According to research undertaken by Queen’s University in Belfast, Northern Ireland, in collaboration with other institutions worldwide, cheetahs move just like high-velocity racecars. Using a mixture of stealth, speed and flexibility, the big cats run, stop and turn to catch their prey in a controlled manner, just as high-speed vehicles negotiate the corners of a racetrack.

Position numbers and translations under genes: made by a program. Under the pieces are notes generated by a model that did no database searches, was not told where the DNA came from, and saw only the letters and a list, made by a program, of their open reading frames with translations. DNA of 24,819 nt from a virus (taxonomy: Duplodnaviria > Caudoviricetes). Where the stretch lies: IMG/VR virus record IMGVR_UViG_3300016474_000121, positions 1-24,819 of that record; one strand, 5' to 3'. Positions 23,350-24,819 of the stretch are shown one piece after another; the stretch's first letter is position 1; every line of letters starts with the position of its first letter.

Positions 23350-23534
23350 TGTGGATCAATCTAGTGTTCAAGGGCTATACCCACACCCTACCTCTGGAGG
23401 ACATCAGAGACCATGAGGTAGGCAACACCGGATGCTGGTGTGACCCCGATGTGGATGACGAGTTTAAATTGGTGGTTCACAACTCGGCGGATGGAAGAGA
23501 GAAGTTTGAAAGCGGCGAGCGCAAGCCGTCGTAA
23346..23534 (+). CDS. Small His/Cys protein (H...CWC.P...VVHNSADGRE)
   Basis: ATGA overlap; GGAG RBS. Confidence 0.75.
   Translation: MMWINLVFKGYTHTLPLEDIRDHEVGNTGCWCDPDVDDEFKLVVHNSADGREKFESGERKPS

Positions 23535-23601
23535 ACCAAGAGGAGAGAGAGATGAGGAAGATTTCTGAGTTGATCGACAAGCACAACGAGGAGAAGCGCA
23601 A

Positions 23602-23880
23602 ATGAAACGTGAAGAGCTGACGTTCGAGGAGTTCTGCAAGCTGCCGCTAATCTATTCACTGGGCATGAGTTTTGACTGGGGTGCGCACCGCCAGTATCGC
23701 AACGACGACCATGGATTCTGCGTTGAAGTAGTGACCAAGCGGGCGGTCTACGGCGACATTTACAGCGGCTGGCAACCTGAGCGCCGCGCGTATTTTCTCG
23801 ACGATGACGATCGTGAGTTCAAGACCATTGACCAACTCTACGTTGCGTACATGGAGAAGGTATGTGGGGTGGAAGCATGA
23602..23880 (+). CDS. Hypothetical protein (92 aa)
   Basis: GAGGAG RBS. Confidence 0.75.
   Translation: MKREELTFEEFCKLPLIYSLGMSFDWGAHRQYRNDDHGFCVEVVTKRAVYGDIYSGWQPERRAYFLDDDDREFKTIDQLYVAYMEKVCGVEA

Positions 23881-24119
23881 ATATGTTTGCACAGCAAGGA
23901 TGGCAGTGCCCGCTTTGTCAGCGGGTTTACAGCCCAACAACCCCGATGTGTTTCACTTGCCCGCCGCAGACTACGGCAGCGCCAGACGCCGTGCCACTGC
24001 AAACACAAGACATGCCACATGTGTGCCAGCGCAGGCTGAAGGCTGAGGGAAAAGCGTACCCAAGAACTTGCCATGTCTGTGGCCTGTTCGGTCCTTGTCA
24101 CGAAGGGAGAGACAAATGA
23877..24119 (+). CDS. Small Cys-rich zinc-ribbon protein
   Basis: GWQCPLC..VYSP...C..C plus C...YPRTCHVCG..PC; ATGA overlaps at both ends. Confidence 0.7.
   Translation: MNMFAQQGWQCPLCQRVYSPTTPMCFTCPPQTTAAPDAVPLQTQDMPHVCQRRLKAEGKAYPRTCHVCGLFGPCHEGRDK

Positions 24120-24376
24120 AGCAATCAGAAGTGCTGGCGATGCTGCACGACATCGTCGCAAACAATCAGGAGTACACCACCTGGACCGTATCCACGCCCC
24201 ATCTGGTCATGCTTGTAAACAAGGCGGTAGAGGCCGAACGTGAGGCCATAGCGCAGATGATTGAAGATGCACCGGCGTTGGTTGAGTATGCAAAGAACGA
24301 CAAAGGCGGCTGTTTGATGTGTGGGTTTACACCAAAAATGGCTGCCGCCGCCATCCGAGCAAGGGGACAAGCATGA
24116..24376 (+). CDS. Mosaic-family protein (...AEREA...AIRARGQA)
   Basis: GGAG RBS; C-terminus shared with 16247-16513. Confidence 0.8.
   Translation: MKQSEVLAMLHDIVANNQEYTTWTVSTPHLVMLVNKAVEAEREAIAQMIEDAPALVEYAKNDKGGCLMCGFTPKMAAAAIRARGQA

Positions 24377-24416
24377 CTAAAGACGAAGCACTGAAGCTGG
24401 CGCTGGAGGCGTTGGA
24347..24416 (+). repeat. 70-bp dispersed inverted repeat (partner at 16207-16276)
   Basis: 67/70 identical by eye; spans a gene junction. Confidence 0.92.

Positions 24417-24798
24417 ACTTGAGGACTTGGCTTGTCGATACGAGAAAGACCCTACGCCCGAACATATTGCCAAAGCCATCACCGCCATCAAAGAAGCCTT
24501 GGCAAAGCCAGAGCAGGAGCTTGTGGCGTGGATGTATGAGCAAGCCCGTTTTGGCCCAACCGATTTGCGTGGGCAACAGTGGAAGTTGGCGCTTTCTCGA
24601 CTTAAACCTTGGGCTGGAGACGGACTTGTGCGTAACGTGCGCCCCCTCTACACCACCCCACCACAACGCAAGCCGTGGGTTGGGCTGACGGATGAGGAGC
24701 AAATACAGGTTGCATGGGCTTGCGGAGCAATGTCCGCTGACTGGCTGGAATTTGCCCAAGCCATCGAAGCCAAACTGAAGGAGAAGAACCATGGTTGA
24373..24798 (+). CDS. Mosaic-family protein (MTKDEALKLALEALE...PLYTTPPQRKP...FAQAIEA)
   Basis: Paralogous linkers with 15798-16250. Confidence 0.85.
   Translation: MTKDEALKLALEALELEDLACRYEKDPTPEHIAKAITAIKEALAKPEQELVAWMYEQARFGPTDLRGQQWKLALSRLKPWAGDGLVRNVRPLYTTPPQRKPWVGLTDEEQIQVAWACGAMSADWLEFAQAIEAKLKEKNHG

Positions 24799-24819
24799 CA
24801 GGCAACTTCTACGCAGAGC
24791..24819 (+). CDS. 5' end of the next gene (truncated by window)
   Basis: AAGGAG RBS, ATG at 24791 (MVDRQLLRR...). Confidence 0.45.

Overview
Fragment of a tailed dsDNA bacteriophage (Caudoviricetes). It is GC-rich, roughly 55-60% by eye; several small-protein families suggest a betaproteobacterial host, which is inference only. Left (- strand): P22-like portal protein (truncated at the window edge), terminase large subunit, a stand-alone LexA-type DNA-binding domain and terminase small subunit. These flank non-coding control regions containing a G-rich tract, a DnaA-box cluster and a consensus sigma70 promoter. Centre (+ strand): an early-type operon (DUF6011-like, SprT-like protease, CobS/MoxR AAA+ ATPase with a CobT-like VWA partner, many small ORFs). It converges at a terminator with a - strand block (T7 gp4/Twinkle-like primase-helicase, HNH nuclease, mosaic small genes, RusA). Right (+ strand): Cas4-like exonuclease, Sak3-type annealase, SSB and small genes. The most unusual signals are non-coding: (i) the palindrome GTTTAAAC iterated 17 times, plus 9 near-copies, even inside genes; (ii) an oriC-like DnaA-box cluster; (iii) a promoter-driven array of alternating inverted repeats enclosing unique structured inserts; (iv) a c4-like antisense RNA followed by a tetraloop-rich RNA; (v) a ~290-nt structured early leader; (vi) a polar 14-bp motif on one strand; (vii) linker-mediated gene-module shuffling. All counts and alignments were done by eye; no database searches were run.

The study, which entailed placing GPS devices and movement sensors on a number of cheetahs before recording their behaviour, discovered that while they could often outrun their prey, that was not how they caught them. Instead the animals were found to use a quick burst of speed before slowing so they could make the rapid turns necessary to close the gap between them and their quarry without overshooting. Lead researcher John Wilson said on the research: “Predator and prey pit a fine balance of speed against manoeuvring capability in a race for survival… Much of a cheetah’s pursuit appears less of a high-speed rush, and more of a carefully played out life-or-death duel between predator and prey.”